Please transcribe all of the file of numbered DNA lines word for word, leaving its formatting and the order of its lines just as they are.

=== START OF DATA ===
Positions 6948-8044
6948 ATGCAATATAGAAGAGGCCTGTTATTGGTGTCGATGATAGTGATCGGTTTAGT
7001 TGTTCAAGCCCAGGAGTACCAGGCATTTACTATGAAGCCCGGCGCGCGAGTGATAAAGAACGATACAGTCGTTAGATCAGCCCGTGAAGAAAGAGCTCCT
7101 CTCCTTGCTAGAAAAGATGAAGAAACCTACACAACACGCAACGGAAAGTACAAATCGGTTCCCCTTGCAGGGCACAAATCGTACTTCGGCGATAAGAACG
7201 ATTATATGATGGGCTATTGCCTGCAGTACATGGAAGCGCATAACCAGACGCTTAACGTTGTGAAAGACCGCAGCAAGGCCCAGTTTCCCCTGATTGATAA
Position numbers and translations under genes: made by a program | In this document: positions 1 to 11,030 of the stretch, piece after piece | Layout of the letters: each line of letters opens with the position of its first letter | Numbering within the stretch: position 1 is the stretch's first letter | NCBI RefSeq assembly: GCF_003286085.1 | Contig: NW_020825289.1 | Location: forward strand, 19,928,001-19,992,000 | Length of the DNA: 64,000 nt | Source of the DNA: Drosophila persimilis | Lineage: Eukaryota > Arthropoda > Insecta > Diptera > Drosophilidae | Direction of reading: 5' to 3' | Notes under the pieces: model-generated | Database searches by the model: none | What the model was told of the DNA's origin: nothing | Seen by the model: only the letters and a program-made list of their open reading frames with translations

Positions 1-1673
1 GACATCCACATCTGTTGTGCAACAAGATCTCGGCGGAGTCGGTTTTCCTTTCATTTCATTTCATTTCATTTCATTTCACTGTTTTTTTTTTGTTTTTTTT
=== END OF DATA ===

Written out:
Positions 6948-8044
6948 ATGCAATATAGAAGAGGCCTGTTATTGGTGTCGATGATAGTGATCGGTTTAGT
7001 TGTTCAAGCCCAGGAGTACCAGGCATTTACTATGAAGCCCGGCGCGCGAGTGATAAAGAACGATACAGTCGTTAGATCAGCCCGTGAAGAAAGAGCTCCT
7101 CTCCTTGCTAGAAAAGATGAAGAAACCTACACAACACGCAACGGAAAGTACAAATCGGTTCCCCTTGCAGGGCACAAATCGTACTTCGGCGATAAGAACG
7201 ATTATATGATGGGCTATTGCCTGCAGTACATGGAAGCGCATAACCAGACGCTTAACGTTGTGAAAGACCGCAGCAAGGCCCAGTTTCCCCTGATTGATAA
Position numbers and translations under genes: made by a program | In this document: positions 1 to 11,030 of the stretch, piece after piece | Layout of the letters: each line of letters opens with the position of its first letter | Numbering within the stretch: position 1 is the stretch's first letter | NCBI RefSeq assembly: GCF_003286085.1 | Contig: NW_020825289.1 | Location: forward strand, 19,928,001-19,992,000 | Length of the DNA: 64,000 nt | Source of the DNA: Drosophila persimilis | Lineage: Eukaryota > Arthropoda > Insecta > Diptera > Drosophilidae | Direction of reading: 5' to 3' | Notes under the pieces: model-generated | Database searches by the model: none | What the model was told of the DNA's origin: nothing | Seen by the model: only the letters and a program-made list of their open reading frames with translations

Positions 1-1673
1 GACATCCACATCTGTTGTGCAACAAGATCTCGGCGGAGTCGGTTTTCCTTTCATTTCATTTCATTTCATTTCATTTCACTGTTTTTTTTTTGTTTTTTTT